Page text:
Modern football still sees tacklers regularly leading with their helmets, but they have much better equipment, better medical care, more rules preventing hits to the head with a hard hat, etc.

Tony Proudfoot suggests a more radical step — that it may be time to go back to softer, lighter helmets, or even consider a return to football's old leather helmet days back in the 1930s, because that might force players to stop using the head covering as a weapon. 

Can that be taught? Can you take eight-year-olds and return them to the days of hitting low and wrapping up your man as you bring him down, rather than just running through him, helmet first? Norm Fieldgate believes it. 

"Now, they have so much organization in minor sports, so that's where you start them," says the CFL Hall of Famer, who adds it may take a generation to work the new training through the systems and up to the pros. But it's worth it.

Bob McKeown believes it.

He's coached all three of his sons, two now in college and one in high school, and he's made a point, since realizing how bad the problem has become, to ensure his players are not "practising a technique that will endanger them or someone else."

Michael Eben coached high school for 20 years at Toronto's Upper Canada College, and he didn't allow hits to the head or leading with the helmet. And while he believes trying to retrain current pro football players to not use their helmets just isn't realistic, that leather idea might not be so out of bounds.

"Maybe it isn't so foolish," he says. "And it might be a deterrent." 

Bob McKeown, 59, has thought a lot about it. A six-year offensive lineman from 1971-1976, he's now a distinguished journalist who headed up that Fifth Estate program on concussions and head injuries.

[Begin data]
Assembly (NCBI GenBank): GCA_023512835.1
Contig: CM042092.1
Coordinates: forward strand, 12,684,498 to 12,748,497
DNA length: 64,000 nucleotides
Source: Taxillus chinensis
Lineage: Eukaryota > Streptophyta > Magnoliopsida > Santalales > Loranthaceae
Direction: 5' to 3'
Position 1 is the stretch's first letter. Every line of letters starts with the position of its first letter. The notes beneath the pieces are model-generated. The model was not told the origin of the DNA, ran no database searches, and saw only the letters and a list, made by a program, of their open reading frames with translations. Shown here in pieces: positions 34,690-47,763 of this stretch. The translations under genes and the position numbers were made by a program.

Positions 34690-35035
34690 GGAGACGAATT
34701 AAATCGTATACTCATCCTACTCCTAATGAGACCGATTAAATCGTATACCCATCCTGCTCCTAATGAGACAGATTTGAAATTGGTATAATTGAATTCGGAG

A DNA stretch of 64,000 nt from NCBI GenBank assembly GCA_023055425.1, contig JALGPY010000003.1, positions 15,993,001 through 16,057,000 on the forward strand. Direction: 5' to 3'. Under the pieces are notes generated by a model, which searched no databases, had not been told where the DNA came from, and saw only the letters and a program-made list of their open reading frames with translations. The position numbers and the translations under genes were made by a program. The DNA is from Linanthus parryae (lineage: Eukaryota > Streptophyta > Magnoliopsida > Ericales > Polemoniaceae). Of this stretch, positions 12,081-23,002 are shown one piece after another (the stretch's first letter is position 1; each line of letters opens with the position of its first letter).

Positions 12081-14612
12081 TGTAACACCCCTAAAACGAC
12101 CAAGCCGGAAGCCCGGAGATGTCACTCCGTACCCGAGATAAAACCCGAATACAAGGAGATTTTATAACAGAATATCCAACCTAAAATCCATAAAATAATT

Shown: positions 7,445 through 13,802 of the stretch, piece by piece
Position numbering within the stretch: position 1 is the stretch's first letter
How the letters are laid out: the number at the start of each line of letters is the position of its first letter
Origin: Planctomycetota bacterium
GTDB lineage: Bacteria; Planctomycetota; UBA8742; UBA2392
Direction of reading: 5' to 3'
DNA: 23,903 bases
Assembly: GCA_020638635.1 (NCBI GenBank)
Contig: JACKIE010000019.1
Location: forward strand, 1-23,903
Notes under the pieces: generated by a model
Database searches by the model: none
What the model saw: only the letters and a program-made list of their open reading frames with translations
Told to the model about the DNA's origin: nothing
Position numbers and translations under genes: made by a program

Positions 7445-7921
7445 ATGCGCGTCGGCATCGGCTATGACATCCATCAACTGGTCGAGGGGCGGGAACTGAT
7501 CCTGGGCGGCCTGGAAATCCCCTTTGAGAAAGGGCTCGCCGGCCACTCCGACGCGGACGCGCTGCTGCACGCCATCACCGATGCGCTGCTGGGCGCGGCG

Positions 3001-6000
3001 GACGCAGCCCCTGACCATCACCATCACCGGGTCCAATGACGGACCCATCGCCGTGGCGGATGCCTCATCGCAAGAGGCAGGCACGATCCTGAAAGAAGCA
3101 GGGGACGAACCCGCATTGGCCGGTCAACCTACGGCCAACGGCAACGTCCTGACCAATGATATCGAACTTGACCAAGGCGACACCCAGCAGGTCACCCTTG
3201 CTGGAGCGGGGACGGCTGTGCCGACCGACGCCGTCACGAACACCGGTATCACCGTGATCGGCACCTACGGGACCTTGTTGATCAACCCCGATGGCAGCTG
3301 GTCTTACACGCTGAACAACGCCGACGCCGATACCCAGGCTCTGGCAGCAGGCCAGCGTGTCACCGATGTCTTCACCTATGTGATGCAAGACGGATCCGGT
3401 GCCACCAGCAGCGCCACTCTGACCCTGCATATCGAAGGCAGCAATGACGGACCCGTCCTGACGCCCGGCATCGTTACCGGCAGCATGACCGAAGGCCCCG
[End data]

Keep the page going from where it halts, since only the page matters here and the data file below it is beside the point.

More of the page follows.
Time bomb in the head?

"I wouldn't put it that dramatically, but I certainly think there's an issue that was kept buried by our generation," McKeown says, adding a few minutes later: "Metaphorically, there is a time bomb in pro football."

As for himself, well, that's different.  

"Worrying about it at this stage isn't going to do me any good," says McKeown, who adds that two of the 20 or so men from his Ottawa Rough Riders days who meet for reunions are suffering from dementia. 

He went out with a long-time football friend a few months ago for a couple beers. Afterward, the friend couldn't remember his address, leaving the pair trying to find the place "by dead reckoning."

Out in Kelowna, B.C., Paul Pearson is the 52-year-old owner of Pearson's European Deli, a local hot spot. He played 10 years for Toronto and B.C. as a receiver, suffering a few concussions along the way. All the publicity lately has made him think of how football players may be hurting. Other football players, that is, such as a close buddy who played defensive back and once took on a charging rhino of a fullback named Neil Lumsden, helmet to helmet, and lived to tell the tale.

Worried, Paul? No. 

"I'm not into doing anything that's going to do any more damage," he says over the phone. "I don't think about it because I'm not doing damage [now]. I'm not doing contact sports."

Most of a good chat later, Pearson does allow that "all of this ALS [talk], it's pretty scary stuff.… Hope we don't all get that stuff."

Hall of Famer Norm Fieldgate is 77 now and still in the Vancouver area where he starred all those years ago as a linebacker. He says it might worry him were he younger, but it looks like the odds have fallen on his side.

Still, he knows of someone who is suffering, and wonders whether "there's a lot of guys out there from football we haven't really found yet, either."

'The more you believe it was not worth it'

Basically, old football players seem to believe they've done their damage, and if it's going to catch up to them, well, there isn't anything they can do. And there's always someone else going through something harder. 

"Lots of my current friends are worse off than I am with respect to joint injuries and reduced ability to be active today," Proudfoot writes. And he's sincere. 

Is he sorry he played the game?

"The older you get, coupled with the longer you played and the more injuries you accumulated, the more you believe it was not worth it," he says. "But males have genetically evolved to be competitive and egocentric in a macho kind of way, so I doubt you will get many players to admit it was not worth it."

On the other hand, there were five Grey Cup teams "and my teammates and I share this special bond that means a lot. If it wasn't football, it would have been some other dumb, aggressive competitive endeavour."

Maybe, after all, it is genetic.